Local small investors — or LSIs — can now look forward to greater participation in companies’ initial public offerings (IPO), following new regulations changes meant to attract more investors to the Philippine markets.

An IPO is a company’s debut into the public market — wherein new or existing shares are sold to the public for the first time.
According to the Philippine Stock Exchange (PSE) memorandum issued last Thursday, the Securities and Exchange Commission has just approved amendments to their regulations, prioritizing the involvement of LSIs in these initial public offerings.

New rules

Under these revisions, LSIs can now invest a maximum of P100,000 in a company’s IPO, four times higher than the previous cap of P25,000. In addition, companies are now required to allot 10 percent of their entire IPO to local small investors.
For IPOs exceeding P5 billion, the PSE may opt to increase LSIs’ subscription cap “on a case to case basis… to help facilitate greater participation and subscription to the LSI allocation.”
The new rules also require issuers to employ share “clawback” or “clawforward” mechanisms in the event of over- or under-subscription within the 10 percent allocated for LSIs. Simply put, these would be provisions that allow issuers to take back or give out shares as needed, in order to maintain balance.

The PSE first raised the possibility of increasing subscriptions for LSIs back in 2016 after noticing that IPOs were growing larger and the investing public was expressing more interest in putting their money in these newly listed companies.

Philstocks Financial, Inc. Research Head Justino R. Calaycay, Jr. expects the rules to positively impact future IPOs. “That will give more room for individuals to participate in IPOs.”
“However, given the current times, IPOs in general don’t seem attractive,” he said. While recent economic gains have seen Filipinos gain more and more capacity to invest, current market volatility may prove to be a hindrance.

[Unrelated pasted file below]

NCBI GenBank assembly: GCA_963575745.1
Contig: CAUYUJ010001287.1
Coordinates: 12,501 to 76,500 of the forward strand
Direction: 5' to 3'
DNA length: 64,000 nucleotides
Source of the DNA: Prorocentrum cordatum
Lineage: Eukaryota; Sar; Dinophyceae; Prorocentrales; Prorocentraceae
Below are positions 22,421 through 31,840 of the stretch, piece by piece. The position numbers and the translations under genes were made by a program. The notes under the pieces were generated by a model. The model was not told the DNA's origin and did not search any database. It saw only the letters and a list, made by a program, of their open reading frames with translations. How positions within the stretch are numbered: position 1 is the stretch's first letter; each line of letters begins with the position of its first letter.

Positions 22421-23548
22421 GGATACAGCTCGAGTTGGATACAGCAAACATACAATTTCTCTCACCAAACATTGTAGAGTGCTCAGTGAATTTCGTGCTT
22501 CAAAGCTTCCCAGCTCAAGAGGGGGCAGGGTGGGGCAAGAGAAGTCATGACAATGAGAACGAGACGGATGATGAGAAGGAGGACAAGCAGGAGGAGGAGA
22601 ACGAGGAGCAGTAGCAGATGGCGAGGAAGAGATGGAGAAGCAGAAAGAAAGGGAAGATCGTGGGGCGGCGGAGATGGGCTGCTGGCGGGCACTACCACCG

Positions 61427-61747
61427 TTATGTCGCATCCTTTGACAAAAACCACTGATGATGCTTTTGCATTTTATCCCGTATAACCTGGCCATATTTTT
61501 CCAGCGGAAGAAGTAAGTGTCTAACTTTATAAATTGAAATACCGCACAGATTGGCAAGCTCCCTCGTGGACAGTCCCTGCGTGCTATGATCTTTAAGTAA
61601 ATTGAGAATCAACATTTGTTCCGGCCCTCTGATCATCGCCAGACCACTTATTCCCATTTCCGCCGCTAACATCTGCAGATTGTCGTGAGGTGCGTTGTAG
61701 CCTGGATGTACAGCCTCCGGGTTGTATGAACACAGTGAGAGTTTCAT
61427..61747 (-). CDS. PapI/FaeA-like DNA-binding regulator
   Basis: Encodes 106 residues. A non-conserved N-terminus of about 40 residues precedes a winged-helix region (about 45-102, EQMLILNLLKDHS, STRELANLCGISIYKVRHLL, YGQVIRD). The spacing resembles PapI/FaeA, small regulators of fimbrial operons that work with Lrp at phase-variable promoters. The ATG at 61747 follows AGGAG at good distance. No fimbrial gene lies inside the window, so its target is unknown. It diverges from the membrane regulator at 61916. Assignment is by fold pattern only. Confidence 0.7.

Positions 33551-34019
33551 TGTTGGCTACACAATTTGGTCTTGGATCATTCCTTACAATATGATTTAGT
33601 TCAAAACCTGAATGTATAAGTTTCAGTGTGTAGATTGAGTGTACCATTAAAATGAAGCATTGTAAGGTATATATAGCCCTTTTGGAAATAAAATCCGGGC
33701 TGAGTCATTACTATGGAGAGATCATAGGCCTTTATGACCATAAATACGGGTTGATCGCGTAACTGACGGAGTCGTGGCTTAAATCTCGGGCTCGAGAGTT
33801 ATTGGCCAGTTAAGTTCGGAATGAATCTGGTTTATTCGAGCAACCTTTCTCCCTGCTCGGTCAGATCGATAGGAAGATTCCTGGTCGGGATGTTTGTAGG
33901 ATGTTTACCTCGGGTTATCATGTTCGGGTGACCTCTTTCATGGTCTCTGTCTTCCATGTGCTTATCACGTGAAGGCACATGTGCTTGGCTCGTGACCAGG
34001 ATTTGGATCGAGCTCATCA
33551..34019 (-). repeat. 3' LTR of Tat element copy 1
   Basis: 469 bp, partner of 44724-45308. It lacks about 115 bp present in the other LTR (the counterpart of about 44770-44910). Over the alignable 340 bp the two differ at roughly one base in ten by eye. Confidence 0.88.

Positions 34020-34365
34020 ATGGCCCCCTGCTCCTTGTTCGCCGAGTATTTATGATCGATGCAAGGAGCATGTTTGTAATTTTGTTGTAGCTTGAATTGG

Omen, or opportunity?

The PSE index has lately been trading within a 7,500-7,800 range, a far cry from its peak of 9,058 last January. While performance metrics were up last Thursday, those numbers were still 17% lower than the record high posted at the start of 2018.

“If we look at the precarious level of the market right now as well as the internal and external factors that influence the recent move of the index, I think market participants will stay cautious until they see signs of recovery in the market,” said Jervin de Celis, a trader with Timson Securities, Inc.

But flagging market performance may also present opportunities for retail investors.
“In reality, from an investors’ point of view, the recent slump of the market can be seen as a buying opportunity, a good entry point to position into stocks that have reduced its valuation,” said Rens V. Cruz II, an analyst with Regina Capital Development Corp.
“If you’re an investor, you’re looking at prospects long-term, and you enter at dips, such as the recent weakness of the market,” he said.

Edited by Santiago J. Arnaiz
With reporting by Arra B. Francia and Anna Gabriela A. Mogato. Read Arra’s original piece on the new changes in IPO rules here.